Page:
THE number of pupils dropping out of school because of pregnancy is still high compared to those that are re-entering after breast feeding, said Forum for Women Educationists of Zambia (FAWEZA) acting executive director Costine Kachele.
Figures from the Ministry of Education have indicated that the number of girls that are falling pregnant have increased from 3,663 in 2002 to more than 17,600 in 2015.
But girl-child re-entry policy statistics, however estimated that only about 2000 out of about 15,000 make it back to school.
Mr Kachele said FAWEZA was working with the United Nations Children’s Fund (UNICEF) in Muchinga and Western provinces to encourage female pupils to go back to school.
‘‘Two thousand girls have managed to go back to school so far and we are going round in selected schools to inform them on the re-entry policy,’’ said Mr Kachele.
Mr Kachele said lack of information and the cost of education has contributed to the increased rate of pregnancies in young girls and unsupervised boarding houses have also put them at risk of indulging in sexual activities.
FAWEZA recently estimated that up to 15,000 school girls fall pregnant every year in the country.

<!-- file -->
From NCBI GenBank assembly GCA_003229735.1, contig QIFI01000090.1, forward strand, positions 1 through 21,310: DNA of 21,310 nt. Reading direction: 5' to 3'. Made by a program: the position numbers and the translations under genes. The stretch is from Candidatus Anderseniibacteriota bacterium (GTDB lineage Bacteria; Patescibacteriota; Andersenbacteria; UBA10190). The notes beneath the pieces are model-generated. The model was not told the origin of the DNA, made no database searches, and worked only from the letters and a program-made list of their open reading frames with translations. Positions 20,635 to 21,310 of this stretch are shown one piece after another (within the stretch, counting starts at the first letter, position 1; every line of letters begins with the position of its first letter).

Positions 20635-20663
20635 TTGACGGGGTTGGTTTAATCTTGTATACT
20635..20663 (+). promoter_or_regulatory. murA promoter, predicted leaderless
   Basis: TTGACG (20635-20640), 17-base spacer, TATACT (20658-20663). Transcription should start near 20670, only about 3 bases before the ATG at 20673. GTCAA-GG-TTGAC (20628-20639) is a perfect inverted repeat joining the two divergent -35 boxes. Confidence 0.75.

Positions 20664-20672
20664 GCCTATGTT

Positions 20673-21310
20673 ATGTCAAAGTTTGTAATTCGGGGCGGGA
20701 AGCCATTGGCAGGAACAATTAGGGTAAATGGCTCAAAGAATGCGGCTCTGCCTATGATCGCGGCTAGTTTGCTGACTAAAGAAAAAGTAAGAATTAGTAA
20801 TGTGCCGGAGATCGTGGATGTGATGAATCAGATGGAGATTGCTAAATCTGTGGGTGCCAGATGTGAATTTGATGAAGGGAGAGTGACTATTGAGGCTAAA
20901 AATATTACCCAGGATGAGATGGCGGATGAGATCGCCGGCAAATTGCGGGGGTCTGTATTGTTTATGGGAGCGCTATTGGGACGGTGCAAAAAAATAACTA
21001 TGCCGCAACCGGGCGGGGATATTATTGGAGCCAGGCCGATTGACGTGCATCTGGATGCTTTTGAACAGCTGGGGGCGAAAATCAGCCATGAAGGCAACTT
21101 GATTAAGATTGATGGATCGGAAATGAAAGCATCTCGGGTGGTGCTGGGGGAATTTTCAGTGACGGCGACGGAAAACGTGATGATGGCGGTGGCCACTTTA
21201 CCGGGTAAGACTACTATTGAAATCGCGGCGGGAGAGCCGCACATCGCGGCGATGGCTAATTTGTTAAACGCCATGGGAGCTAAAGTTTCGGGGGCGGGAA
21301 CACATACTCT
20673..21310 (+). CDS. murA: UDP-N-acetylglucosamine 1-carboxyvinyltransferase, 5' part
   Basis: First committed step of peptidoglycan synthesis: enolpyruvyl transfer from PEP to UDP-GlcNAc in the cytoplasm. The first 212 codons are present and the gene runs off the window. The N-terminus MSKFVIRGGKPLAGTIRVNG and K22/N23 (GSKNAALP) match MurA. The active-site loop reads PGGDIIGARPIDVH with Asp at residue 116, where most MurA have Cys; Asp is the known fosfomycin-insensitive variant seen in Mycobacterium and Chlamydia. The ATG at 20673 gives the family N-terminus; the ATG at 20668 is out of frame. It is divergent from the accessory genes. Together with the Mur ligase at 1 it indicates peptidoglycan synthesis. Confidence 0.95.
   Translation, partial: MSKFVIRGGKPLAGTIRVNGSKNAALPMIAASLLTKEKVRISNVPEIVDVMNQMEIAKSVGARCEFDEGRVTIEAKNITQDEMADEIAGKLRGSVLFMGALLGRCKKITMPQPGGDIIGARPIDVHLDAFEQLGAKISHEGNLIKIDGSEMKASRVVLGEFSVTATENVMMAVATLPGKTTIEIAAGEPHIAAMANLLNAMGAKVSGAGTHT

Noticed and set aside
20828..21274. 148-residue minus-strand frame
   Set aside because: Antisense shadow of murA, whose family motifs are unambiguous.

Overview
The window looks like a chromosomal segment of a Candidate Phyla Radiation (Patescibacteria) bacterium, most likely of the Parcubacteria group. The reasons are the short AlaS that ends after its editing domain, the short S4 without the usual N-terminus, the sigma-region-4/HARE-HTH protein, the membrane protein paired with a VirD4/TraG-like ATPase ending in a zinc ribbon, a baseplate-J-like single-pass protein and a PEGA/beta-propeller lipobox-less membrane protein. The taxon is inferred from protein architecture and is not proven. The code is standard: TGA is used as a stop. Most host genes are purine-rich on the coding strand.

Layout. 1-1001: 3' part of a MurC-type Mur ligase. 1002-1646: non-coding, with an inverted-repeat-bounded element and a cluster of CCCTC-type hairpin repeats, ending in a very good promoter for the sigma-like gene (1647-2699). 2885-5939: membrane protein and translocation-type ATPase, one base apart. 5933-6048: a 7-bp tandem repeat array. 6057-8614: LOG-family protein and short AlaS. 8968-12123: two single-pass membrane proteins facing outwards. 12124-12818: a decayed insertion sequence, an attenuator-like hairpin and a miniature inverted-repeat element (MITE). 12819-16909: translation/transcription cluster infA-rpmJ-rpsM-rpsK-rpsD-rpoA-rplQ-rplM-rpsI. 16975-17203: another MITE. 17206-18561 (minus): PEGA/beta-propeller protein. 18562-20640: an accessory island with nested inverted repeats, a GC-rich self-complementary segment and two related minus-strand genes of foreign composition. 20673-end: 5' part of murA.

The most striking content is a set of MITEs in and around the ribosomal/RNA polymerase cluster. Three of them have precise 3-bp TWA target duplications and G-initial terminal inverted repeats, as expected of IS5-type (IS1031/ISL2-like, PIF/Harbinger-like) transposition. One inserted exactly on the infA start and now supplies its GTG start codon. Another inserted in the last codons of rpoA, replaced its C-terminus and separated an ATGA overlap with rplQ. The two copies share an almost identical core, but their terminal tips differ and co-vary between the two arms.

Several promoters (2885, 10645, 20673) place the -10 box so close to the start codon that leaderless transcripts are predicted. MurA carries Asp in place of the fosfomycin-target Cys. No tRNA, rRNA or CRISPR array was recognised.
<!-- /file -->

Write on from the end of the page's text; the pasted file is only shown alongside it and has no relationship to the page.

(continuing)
Mr Kachele said FAWEZA is making efforts in reducing the pregnancy rate by engaging parents in sensitisation programmes on the need to take their children to school.
‘’FAWEZA is also sponsoring a number of young girls who fell pregnant but have decided to go back to school,’’ Mr Kachele said.
The Government introduced the re-entry policy in 1997; the aim was to ensure that girls who fell pregnant while at school could go back and complete their education.
‘‘A pregnancy of the girl child has a great deal of negativity in two ways: apart from curtailing her education, she is forced to sacrifice her childhood by going into marriage at a tender age,’’ he said.
This was in response to the apparent limited opportunities by the girl child who had been forced to drop out of school the moment they became pregnant.
Mr Kachele said there’s need for more sensitisation to ensure that every parent was aware about the re-entry policy so that more female pupils go back to school after delivery.